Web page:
12. The kings of the hosts will be friendly toward one another, and the adornment of the house will divide the spoil.
Scripture speaks of Christ as “Lord of hosts,” because His Christendom continuously wages war with the Gospel against the devil, the world, and the flesh. The kings of these hosts are the apostles, whom the world regards as poor servants; but in the sight of God they are great kings, for they are the ones who converted the whole world. Each one in his particular sphere of action led his army to Christ. These kings were of one mind. They loved one another, and they preached one and the same message of faith—all this in conformity with the Gospel. Therefore they bore so much fruit. But after the days of the apostles, the bishops soon lost this harmony. They dissented and preached various and sundry things. Finally the works and doctrines of men flourished instead of faith and the Gospel; this gave rise to discord and innumerable sects. Therefore these bishops cannot in good reason be termed kings of the hosts but weaklings and princes of the carnival. They are all sham and pretense, devoid of all earnestness and sincerity. Consequently, this verse cannot pertain to them but only to the apostles, whose concord in faith, in doctrine, in administration, and in life was perfect. It is true that several bishops followed in their footsteps, but at no time were these as much of one mind as the apostles. The Old Testament prophets were even less agreed. In view of all this it is not surprising that Holy Writ acclaims the apostles as miracles. By reason of their unanimity of mind they bore such rich fruit and converted the world, a feat that has never been equaled.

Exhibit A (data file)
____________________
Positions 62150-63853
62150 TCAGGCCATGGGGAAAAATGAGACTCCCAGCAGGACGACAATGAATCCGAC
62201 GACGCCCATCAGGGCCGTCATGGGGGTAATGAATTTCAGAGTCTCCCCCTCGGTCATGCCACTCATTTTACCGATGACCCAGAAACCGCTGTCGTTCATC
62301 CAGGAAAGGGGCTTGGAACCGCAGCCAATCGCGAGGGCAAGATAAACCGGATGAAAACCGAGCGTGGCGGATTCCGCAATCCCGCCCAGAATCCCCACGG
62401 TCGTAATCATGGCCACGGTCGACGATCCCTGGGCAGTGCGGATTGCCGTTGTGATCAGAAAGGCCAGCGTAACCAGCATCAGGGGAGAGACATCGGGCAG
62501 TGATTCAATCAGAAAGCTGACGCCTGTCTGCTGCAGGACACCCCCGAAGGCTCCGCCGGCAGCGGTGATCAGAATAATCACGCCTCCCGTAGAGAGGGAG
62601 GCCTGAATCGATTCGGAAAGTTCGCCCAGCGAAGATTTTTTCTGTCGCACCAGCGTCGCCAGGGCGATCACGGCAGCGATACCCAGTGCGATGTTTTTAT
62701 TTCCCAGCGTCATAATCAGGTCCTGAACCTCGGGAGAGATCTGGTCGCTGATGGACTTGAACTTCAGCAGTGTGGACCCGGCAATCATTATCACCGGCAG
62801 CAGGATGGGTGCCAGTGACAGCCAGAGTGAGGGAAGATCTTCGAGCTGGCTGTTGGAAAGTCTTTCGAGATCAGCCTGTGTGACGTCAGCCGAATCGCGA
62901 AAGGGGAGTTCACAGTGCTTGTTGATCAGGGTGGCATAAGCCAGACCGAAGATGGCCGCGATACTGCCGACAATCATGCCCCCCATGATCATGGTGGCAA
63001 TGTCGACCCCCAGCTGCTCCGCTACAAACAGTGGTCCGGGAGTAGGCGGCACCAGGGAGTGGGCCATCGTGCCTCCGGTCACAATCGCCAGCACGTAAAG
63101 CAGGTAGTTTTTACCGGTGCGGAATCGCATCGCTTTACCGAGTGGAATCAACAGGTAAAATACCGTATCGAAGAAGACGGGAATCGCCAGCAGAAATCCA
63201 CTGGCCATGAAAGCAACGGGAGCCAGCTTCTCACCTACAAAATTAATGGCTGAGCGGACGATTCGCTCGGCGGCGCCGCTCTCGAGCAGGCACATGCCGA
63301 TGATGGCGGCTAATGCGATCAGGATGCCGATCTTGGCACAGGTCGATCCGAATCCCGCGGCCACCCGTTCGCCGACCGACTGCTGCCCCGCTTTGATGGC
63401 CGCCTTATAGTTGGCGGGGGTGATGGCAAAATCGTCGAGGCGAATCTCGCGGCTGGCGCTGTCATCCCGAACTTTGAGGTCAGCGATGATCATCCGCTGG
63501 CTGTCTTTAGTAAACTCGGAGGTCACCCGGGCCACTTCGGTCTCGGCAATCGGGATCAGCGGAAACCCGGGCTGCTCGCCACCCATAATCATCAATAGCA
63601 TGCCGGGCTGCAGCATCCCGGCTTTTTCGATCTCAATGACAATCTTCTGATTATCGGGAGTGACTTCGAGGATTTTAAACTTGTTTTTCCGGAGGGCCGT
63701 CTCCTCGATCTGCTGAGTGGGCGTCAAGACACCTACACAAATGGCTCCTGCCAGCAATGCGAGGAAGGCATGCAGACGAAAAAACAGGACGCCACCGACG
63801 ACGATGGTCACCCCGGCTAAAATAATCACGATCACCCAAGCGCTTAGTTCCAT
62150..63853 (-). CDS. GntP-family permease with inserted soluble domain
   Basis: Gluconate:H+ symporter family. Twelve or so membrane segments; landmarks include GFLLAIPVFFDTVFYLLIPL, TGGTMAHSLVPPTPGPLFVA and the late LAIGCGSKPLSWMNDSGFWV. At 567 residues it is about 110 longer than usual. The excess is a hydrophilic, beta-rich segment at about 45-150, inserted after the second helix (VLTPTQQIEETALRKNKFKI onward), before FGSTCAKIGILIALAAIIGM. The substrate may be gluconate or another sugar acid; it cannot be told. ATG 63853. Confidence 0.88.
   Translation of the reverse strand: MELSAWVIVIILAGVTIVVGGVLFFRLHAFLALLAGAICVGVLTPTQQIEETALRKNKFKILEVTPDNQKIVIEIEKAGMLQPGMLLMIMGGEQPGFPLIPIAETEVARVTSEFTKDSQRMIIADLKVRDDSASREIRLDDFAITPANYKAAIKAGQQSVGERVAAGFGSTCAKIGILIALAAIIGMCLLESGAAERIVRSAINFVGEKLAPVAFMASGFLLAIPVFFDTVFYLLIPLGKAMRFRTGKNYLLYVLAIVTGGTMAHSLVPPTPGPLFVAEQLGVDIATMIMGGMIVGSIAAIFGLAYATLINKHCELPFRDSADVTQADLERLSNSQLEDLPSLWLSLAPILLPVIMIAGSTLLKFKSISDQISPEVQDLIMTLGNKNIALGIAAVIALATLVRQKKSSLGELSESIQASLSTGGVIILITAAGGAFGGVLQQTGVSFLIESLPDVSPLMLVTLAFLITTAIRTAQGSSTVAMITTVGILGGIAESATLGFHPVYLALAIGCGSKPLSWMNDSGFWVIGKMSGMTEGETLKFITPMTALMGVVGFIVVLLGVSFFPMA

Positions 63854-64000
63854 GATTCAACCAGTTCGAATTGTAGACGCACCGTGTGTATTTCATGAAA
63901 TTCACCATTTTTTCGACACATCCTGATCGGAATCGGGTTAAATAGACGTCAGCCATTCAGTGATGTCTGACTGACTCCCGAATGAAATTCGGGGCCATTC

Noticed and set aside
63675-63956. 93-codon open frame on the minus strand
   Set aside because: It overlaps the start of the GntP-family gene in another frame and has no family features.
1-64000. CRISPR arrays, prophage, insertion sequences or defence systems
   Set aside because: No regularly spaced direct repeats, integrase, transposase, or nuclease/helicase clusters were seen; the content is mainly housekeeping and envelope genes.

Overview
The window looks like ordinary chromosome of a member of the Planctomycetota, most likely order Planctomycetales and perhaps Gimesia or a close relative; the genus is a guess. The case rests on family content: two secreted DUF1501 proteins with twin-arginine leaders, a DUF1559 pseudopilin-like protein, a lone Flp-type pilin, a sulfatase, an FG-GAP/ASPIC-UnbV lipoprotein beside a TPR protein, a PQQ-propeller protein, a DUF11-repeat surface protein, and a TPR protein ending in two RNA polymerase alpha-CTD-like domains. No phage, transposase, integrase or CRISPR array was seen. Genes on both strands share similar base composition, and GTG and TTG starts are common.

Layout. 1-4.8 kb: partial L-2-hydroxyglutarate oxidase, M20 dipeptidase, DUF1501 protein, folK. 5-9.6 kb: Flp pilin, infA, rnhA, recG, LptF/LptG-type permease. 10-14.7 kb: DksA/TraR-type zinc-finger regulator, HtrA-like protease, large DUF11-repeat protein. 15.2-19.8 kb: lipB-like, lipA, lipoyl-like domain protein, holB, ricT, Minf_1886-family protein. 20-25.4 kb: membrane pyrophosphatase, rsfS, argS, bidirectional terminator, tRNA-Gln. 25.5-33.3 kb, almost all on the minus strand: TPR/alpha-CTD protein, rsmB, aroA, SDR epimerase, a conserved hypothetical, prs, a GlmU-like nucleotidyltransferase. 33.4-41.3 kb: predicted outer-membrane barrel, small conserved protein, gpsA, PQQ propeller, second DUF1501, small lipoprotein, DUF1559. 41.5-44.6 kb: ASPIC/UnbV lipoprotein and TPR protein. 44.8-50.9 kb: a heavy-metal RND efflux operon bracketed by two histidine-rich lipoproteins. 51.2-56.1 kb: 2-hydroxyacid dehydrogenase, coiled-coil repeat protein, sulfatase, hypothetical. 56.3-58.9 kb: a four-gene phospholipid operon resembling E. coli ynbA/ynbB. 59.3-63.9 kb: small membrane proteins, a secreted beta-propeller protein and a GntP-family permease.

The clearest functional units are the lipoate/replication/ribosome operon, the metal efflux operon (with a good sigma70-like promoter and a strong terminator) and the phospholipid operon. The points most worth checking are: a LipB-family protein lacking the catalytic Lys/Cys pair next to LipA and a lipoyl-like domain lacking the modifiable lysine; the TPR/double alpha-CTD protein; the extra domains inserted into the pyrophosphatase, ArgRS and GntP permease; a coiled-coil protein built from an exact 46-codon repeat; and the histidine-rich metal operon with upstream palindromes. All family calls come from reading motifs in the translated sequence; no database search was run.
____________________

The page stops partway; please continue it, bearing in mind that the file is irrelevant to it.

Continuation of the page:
About Easter, Ascension, and Pentecost
Luther’s works, vol. 13:
Selected Psalms II